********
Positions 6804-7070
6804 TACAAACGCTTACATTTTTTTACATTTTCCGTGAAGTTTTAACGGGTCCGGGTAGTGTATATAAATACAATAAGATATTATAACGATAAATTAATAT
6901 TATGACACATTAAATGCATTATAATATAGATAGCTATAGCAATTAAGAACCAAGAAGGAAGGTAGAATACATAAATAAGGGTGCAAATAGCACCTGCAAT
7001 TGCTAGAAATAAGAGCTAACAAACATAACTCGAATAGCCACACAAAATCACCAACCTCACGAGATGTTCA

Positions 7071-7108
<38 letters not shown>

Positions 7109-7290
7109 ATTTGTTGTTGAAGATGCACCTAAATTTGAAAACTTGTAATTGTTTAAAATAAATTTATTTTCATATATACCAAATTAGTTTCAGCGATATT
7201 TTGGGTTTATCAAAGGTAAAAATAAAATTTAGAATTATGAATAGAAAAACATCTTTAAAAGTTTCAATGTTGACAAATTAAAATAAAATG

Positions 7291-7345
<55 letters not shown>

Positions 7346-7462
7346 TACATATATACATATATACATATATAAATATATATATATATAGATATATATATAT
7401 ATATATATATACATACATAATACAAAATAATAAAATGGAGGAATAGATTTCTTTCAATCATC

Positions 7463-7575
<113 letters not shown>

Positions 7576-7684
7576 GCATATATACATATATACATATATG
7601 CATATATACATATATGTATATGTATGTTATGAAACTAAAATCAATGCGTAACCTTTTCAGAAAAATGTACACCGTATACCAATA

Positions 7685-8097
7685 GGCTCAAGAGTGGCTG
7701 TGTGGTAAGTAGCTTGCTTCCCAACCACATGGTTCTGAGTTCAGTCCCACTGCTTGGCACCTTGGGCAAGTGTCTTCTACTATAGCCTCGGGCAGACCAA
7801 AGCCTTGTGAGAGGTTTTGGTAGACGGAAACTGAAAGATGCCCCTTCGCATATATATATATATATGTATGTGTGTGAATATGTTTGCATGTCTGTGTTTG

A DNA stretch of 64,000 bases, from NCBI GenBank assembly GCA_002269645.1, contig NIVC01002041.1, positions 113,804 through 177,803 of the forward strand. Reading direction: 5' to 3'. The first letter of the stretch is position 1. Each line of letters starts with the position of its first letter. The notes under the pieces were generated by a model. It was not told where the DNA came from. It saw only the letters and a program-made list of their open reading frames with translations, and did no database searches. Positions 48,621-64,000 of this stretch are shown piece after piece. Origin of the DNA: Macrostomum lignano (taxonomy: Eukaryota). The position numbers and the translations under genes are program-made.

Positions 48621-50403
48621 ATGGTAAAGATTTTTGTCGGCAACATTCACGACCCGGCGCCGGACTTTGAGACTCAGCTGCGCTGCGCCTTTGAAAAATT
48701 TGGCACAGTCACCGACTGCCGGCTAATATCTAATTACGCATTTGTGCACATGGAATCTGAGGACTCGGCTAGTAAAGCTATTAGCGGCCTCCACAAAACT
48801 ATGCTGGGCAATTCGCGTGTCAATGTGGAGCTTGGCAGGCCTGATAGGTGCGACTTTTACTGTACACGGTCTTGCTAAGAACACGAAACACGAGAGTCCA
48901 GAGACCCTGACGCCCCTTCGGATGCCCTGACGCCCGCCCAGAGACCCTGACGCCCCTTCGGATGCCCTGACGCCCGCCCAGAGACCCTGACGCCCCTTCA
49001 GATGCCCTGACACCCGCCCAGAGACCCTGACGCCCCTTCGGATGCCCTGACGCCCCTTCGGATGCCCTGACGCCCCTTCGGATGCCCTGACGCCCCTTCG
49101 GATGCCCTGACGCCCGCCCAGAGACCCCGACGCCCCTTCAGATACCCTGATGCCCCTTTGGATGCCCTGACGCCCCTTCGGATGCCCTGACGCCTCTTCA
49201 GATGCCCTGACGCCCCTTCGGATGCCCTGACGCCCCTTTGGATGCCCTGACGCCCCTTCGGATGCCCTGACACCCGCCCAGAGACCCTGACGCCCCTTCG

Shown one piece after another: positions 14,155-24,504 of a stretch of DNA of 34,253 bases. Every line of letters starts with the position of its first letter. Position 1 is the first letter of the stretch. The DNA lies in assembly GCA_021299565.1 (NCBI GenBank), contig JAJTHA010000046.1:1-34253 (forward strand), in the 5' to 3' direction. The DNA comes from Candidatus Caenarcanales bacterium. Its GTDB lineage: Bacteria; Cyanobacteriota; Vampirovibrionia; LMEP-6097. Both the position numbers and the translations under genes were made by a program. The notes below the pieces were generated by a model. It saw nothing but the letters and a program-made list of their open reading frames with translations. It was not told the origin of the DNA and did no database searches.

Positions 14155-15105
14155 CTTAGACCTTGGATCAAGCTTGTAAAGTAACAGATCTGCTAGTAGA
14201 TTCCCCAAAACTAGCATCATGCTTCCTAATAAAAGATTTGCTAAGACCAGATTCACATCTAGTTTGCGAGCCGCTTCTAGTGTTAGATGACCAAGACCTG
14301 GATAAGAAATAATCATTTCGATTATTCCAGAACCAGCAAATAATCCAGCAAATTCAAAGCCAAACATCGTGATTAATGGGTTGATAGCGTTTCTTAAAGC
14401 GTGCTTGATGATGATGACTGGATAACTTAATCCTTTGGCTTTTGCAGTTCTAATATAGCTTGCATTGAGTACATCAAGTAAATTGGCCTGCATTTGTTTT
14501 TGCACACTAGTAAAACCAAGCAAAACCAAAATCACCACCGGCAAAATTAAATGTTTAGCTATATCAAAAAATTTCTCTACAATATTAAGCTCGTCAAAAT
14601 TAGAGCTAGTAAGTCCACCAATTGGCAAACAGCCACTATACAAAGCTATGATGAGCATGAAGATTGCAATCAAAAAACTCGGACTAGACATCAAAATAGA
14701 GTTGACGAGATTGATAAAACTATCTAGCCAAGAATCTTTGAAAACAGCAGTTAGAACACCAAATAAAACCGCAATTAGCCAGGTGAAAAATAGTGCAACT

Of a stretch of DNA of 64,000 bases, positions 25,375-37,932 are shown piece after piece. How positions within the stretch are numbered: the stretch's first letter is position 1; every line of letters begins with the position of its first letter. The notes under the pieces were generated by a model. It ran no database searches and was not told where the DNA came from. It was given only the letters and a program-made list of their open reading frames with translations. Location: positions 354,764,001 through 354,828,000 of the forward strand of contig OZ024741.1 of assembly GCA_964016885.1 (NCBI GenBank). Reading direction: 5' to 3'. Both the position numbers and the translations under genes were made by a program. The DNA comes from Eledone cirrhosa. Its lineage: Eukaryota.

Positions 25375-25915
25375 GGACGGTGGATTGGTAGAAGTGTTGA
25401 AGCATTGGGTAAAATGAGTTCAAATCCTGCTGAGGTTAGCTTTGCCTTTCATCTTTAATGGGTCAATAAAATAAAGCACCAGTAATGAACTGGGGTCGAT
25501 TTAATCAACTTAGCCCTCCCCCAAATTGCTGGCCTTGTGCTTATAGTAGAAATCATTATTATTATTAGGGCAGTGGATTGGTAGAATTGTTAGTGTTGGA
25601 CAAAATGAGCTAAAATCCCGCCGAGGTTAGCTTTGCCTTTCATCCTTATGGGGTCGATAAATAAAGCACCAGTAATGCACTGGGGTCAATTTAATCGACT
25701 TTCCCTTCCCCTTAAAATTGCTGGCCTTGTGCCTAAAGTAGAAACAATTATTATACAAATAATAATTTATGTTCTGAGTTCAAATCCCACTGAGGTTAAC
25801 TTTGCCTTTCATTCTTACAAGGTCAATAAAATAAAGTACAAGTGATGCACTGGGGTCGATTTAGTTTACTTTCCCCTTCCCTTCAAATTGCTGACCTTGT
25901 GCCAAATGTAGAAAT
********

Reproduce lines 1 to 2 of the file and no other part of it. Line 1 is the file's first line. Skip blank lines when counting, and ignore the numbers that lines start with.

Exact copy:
Positions 6804-7070
6804 TACAAACGCTTACATTTTTTTACATTTTCCGTGAAGTTTTAACGGGTCCGGGTAGTGTATATAAATACAATAAGATATTATAACGATAAATTAATAT